Mandovia was laid out as a town in 1858 by Dr. George W. Cooper on the south side of Garnett. Only three log cabins were built on the site. A lithographed map had been circulated in the east and many lots sold. Whenever Colonel W.A. Johnson spoke of the town as having some “historical notoriety” in his history. An excellent lithographed map was drawn up and circulated in the east to encourage people to buy lots in the town.
By 1860 the town had been dropped and only known to live on paper. An addition to Garnett is shown on some maps as the Mandovia addition, on the south side of Garnett from 12th Street south to the South Lake, bounded on the west side by Highway 59 and the east side by Oak Street and the old railroad bed.
Three newcomers arrived in Anderson County were William C. Hall, Isaac N. Locke and Joseph Barclay and they selected a site just north of Garnett to build a town and named it Troy. They presented, on August 7th their petition and plat to the probate judge claiming for filing the north half of section 30, township 20, range 20 for their town site.
On September 8th the town site was pre-empted by George Wilson, probate judge. His reasoning was the proximity of the two towns. Troy’s south boundary was the north boundary of Garnett. In December, 1857, the two town companies consolidated, under the title of Town Company of Garnett. An interesting highlight is the old Garnett High School was located in the town site of the original Troy.
Shannon was laid out as a town site a little over a mile south of Garnett in 1857. Dr. Preston Bowen, Garnett’s first merchant, visualized a busy city on the prairie. It was named Shannon after the second territorial governor, Wilson Shannon. It was to become one of Garnett’s biggest rivals for the county seat.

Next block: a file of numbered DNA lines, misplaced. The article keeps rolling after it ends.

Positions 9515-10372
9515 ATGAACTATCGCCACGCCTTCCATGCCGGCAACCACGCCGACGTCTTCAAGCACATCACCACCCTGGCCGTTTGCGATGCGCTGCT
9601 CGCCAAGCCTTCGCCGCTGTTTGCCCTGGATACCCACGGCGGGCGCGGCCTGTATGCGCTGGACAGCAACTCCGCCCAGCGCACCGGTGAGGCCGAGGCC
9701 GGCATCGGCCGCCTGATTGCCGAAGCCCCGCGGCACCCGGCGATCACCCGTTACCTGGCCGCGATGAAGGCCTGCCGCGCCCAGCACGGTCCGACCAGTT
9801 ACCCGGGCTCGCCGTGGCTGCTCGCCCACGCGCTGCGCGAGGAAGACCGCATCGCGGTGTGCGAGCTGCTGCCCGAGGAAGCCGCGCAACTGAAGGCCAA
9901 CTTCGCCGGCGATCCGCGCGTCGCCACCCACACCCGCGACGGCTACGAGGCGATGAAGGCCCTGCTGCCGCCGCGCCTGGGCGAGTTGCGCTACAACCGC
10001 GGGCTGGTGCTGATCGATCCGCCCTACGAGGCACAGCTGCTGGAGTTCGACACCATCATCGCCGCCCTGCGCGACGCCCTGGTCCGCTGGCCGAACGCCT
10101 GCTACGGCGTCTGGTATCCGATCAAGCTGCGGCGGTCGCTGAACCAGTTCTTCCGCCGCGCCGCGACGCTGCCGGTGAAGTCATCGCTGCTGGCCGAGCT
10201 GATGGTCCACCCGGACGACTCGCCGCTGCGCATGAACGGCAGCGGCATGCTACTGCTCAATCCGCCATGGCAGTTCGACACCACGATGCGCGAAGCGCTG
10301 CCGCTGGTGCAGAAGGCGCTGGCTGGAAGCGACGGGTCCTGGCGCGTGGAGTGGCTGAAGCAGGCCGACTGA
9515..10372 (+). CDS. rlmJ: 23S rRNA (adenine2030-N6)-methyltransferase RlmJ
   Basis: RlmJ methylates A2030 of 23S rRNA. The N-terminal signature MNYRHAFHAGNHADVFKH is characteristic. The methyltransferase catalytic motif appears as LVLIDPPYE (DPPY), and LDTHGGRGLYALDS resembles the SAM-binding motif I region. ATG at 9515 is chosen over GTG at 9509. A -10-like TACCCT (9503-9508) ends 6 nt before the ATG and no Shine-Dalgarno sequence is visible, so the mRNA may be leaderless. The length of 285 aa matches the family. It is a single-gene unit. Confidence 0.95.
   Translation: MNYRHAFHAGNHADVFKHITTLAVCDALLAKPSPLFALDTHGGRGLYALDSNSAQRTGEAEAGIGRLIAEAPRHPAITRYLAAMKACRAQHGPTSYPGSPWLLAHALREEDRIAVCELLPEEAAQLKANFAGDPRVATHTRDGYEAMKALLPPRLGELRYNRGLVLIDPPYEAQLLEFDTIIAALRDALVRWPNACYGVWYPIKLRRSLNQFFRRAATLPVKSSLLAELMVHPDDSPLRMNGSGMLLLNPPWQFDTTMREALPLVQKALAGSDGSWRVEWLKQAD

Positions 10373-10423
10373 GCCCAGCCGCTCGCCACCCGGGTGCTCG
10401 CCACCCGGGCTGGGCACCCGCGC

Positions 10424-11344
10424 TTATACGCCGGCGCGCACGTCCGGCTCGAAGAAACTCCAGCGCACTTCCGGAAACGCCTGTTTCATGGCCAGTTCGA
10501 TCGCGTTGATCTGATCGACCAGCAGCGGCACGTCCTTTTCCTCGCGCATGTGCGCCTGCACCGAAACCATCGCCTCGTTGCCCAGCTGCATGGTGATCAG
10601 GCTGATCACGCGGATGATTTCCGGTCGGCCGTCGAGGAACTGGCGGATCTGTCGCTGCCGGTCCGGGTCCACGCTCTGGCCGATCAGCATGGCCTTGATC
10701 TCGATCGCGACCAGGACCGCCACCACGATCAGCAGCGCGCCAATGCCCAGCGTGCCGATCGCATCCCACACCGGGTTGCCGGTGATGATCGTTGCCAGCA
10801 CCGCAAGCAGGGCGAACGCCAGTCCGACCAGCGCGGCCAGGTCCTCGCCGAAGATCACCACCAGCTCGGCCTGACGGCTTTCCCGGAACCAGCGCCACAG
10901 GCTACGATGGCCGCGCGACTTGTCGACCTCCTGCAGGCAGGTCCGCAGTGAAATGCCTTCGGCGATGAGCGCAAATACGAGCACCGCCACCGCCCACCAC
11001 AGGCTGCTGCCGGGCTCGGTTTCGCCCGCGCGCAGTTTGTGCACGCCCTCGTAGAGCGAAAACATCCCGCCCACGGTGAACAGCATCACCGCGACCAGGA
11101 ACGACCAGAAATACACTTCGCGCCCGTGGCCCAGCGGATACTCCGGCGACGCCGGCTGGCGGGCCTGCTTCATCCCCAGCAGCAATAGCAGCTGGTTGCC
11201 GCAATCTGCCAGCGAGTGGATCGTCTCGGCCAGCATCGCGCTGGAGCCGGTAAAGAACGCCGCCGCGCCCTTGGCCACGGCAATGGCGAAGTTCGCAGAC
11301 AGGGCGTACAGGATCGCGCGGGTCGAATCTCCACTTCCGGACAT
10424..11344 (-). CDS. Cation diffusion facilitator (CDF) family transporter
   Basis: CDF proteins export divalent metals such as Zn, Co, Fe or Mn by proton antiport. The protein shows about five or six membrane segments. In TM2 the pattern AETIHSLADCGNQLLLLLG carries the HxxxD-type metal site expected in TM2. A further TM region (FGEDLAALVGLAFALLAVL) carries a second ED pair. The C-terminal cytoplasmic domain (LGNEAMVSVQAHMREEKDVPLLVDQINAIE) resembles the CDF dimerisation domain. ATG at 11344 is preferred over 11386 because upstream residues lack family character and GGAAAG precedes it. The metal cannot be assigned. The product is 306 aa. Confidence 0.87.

The summer of 1858 many more settlers were entering Anderson County and discussion of the need for a county seat started. A post office was established in Shannon the same year. Dr. Bowen received a contract with the board of county supervisors in June, 1858, to erect a jail and courthouse in Shannon. They were to be ready for occupancy by June, 1859. Dr. Bowen was to build these buildings at his own expense and he cut the heavy timbers on his own land for the building.
The jail was completed by the fall of 1858 and work was started on the courthouse. There was much discontent over the county seat selection and the territorial legislature decided there would be an election held to decide where the county seat would be located. The election was won by Garnett and became county seat in 1859.
Shannon’s only fame was being the county seat for only a short period of time. The new jail ended up being a warehouse on the Bowen farm south of Garnett. The post office remained in Shannon until 1860 and then closed. Today there is no sign the town of Shannon ever existed.